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    Fort Riley historic names: Emil Joseph Kapaun

    Fort Riley historic names: Emil Joseph Kapaun

    Courtesy Photo | Kapaun Chapel is named after Chaplain (Capt.) Emil Joseph Kapaun, a Kansas native and...... read more read more

    KS, UNITED STATES

    01.17.2020

    Story by Gail Parsons 

    Fort Riley Public Affairs Office

    This is part of a continuing series exploring the people behind names of Fort Riley streets, buildings and parade fields.

    Just past the roundabout bringing travelers onto the one-way portion of Normandy Drive is Kapaun Chapel — named after Kansas native Emil Joseph Kapaun.
    Kapaun is a Medal of Honor recipient but some feel he deserves an even higher award. The Catholic Church is in the canonization process to elevate the priest and Army chaplain to sainthood.
    Born in the small Czech farming community of Pilsen, Kansas, about 50 miles south of Fort Riley April 20, 1916, Kapaun was the descendant of German Bohemians. He was ordained June 9, 1940.
    He first became acquainted with the needs of the military when assigned to the former Army airbase in Herington, Kansas. During his 18-month stay there in 1943 and 1944, he heard the calling to the chaplaincy, according to “The Story of Emil J. Kapaun”, a booklet printed by the Catholic Diocese of Wichita, Kansas, which chronicles his life.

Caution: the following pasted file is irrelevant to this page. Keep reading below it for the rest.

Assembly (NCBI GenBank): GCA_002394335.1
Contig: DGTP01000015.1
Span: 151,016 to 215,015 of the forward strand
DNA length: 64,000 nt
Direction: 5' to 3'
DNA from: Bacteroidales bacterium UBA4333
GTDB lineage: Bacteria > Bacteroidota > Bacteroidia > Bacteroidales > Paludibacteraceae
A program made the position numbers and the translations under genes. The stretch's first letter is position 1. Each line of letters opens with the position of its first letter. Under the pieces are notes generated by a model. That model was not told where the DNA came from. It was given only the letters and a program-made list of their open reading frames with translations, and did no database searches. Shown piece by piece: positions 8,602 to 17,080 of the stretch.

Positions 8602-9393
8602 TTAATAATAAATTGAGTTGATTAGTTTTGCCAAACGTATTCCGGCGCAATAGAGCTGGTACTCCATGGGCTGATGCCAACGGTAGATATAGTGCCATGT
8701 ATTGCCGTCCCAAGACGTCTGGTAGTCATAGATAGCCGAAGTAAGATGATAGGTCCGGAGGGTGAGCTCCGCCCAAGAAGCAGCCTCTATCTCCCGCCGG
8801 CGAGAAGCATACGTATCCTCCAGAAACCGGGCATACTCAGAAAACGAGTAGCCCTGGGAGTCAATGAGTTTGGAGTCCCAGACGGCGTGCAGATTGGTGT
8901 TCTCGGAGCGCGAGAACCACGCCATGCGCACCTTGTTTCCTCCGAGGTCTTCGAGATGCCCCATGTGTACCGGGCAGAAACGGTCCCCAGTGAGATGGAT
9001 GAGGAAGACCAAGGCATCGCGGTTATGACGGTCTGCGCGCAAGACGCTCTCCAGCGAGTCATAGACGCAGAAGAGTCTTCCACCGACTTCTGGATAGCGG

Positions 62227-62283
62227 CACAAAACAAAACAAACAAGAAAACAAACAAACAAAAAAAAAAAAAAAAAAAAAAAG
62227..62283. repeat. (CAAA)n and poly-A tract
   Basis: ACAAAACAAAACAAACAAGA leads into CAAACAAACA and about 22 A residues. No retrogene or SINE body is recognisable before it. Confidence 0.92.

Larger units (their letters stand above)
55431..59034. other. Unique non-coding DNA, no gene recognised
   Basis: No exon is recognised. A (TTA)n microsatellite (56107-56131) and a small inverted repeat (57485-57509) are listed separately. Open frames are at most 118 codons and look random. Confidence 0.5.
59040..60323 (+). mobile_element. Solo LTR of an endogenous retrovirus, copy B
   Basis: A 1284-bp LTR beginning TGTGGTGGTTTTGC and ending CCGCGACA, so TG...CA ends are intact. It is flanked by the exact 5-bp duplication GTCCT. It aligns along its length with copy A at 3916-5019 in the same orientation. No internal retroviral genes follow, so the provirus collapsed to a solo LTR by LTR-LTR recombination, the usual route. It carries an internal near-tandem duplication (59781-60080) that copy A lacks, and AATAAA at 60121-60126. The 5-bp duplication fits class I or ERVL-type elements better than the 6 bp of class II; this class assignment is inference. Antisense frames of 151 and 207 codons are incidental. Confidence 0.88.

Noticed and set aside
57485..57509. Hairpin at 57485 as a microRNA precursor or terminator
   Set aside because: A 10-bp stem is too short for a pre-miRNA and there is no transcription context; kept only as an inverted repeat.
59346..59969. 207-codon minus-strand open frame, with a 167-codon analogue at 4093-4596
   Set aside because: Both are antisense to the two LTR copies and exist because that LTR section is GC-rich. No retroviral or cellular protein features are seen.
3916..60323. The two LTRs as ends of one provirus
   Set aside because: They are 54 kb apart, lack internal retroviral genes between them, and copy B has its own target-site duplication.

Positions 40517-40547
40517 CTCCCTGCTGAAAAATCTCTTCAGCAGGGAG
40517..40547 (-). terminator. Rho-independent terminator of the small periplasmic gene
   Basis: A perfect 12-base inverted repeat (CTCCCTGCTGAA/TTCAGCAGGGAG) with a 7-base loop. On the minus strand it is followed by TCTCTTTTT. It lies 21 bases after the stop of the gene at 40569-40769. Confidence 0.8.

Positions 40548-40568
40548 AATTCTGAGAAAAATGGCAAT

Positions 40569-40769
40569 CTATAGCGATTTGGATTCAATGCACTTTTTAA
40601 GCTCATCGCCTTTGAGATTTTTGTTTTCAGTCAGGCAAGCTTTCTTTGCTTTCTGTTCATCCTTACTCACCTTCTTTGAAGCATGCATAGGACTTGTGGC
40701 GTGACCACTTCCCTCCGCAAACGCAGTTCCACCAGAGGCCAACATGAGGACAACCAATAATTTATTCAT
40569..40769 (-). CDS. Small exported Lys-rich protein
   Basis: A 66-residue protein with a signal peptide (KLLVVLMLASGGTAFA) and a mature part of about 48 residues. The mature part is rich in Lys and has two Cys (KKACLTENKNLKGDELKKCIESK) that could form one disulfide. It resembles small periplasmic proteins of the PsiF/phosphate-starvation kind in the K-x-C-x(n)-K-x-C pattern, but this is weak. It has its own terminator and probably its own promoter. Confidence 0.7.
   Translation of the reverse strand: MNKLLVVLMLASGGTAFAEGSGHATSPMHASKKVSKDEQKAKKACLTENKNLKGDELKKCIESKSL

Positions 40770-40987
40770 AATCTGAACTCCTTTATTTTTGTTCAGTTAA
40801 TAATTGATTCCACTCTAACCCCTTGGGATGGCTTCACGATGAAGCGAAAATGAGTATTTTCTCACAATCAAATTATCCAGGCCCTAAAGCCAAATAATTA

He joined the Army Chaplain Corps in 1944 and began his military service as a chaplain to troops in India and Burma in the final years of World War II. “The Story of Emil J. Kapaun” said he sent letters to his bishop and he often reported traveling 2,000 to 2,500 miles per month by Jeep to celebrate Mass for troops in forward areas.
    After the war, Kapaun left the Army, he went back to school and served at several assignments for the church but he had a desire to return to serving Soldiers. After his first request was denied, Kapaun gained permission from the bishop to return to the Chaplain Corps, according to the booklet and a page about his life on the Kapaun Mt. Carmel Catholic High School website, https://www.kapaun.org/about-us/history/father-kapaun.
    He shipped out to Yokohama, Japan in January of 1950 to join the post-World War II peacekeeping forces of the 1st Cavalry Division. Six months later, North Korea invaded South Korea and in July of that year, the division was deployed to help repel the invasion.